Widely known as the keyboardist in the Horrors, the breadth of the other creative projects Tom Furse pursues across music, art, and fashion may be less well known. We sat down to learn more about the myriad of his solo ventures, the music exciting him at the moment as well as to reminisce about the early days of the Horrors.

Hi Tom, great to catch up with you. You are probably best known as the keyboardist in the Horrors.
True. But I also dabble in all manner of production projects across music, art and fashion.

The Horrors always felt like one of those bands that was the right band at the right time. So how did you have your finger on the pulse?
I think that’s something that just emerged from having our five minds constantly searching for new sounds and ideas. Having spent time with a lot of bands over the years, I do think there’s something a bit different about the Horrors. We’ve got that peculiar spectrum of technical and intuitive talent across the five of us.

How did it all get started for you?
Faris [Badwan, lead singer in the Horrors] and I said we’d start a band when we left school. So we did, and the other members just fell into place. We were all going to the same club nights, and it all just felt right instantly, like I’d met my people.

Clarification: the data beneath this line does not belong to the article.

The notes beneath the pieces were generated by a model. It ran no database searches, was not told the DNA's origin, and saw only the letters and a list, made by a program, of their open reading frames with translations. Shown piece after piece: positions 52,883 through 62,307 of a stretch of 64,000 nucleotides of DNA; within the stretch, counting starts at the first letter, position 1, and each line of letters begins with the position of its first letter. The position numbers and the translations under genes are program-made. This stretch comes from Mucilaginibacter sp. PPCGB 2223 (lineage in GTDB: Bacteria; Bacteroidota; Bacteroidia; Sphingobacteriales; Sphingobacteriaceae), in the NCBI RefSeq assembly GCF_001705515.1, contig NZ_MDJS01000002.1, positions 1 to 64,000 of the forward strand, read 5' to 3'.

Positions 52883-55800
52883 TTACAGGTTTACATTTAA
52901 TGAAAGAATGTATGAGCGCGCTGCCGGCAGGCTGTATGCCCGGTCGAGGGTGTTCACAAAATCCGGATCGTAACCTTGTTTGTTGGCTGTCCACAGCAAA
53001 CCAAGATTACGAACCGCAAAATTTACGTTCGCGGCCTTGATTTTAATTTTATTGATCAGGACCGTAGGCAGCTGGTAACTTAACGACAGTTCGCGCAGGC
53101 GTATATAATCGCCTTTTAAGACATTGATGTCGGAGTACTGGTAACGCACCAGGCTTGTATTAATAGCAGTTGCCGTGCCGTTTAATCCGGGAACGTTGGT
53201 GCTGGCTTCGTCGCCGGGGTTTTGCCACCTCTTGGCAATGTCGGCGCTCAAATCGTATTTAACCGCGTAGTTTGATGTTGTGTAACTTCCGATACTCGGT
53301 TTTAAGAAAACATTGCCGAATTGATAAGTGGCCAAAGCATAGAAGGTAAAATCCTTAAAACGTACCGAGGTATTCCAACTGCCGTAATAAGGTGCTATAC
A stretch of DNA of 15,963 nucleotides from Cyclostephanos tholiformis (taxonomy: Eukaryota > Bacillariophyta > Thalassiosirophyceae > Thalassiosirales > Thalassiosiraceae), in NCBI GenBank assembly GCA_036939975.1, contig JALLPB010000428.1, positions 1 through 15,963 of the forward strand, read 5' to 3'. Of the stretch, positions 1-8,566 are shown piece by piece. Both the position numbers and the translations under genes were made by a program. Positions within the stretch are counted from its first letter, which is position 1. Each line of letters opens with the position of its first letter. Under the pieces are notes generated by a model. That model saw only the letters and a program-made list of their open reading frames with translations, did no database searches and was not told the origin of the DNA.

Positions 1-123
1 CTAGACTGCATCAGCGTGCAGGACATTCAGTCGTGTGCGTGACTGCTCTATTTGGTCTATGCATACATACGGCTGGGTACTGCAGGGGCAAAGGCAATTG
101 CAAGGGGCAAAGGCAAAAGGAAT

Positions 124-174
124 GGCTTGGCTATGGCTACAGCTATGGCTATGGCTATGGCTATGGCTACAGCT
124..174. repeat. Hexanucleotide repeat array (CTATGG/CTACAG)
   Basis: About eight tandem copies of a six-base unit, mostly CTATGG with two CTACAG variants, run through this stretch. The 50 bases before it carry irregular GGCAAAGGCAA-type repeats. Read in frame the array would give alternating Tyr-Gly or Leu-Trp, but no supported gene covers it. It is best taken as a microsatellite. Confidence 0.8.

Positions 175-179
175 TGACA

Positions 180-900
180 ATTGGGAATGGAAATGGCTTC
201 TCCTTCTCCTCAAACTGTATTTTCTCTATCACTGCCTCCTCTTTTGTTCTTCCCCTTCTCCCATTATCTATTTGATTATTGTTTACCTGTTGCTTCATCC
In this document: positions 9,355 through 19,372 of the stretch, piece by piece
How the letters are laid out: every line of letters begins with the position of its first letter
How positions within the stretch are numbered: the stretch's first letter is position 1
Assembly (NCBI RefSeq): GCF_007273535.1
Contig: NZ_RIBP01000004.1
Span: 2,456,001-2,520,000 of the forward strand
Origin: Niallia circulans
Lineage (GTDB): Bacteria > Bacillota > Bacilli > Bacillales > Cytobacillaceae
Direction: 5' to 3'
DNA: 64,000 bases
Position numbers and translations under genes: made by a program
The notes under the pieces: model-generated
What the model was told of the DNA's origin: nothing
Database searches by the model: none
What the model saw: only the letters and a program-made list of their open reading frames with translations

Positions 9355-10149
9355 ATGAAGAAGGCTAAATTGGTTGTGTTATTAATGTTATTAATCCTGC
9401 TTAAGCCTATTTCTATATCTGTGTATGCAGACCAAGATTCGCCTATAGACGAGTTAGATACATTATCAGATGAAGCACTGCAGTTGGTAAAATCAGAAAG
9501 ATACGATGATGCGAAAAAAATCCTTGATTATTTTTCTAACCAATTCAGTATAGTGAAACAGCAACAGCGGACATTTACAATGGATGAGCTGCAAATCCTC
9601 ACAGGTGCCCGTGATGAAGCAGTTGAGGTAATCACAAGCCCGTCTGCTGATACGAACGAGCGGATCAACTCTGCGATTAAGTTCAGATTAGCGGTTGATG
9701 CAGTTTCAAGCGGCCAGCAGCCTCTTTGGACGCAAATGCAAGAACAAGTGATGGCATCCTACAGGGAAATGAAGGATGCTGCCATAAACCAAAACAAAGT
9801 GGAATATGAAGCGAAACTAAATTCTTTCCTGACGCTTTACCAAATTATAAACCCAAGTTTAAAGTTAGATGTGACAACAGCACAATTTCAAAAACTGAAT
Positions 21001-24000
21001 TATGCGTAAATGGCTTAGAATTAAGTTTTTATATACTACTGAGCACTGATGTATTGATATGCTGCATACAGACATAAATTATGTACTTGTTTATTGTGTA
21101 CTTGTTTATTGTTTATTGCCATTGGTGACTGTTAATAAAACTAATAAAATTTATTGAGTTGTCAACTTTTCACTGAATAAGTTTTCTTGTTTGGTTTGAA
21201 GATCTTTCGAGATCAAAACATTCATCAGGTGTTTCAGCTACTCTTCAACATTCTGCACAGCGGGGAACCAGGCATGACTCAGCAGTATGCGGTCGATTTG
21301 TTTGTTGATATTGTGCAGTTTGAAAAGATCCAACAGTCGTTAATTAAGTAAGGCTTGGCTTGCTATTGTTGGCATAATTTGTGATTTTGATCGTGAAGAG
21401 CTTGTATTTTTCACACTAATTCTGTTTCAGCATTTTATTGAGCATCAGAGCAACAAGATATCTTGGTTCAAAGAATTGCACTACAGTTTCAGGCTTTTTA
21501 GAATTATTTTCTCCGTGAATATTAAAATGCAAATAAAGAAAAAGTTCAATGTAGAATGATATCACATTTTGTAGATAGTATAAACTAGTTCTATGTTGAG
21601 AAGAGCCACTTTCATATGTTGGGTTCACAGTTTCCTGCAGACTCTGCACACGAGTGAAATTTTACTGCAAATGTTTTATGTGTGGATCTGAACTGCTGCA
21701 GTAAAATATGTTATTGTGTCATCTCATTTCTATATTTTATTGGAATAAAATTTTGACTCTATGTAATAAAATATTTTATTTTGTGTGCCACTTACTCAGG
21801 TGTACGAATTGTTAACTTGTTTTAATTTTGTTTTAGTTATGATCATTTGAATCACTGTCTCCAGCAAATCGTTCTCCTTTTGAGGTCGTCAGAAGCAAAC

You guys ran a club night too down in Southend-on-Sea called Junkclub, which became a seminal club of the time.
That’s the night Rhys [Webb, guitarist in the Horrors] ran with some other heads in Southend. It was the best club night in the country at the time, no joke. The DJs played the best music from across time and space, cross-genre, no rules. The club itself was just a filthy basement that would end up with a black sludge on the floor from half an inch of perspiration pooling with the dirt. But the music and the crowd were incredible. Scenes emerge like that all over the world, but it was amazing to witness a genuine community doing their own thing, better than anyone else. And it was happening in this funny town by the sea in Essex.

You’re also known for your interest in library music and experimental electronica.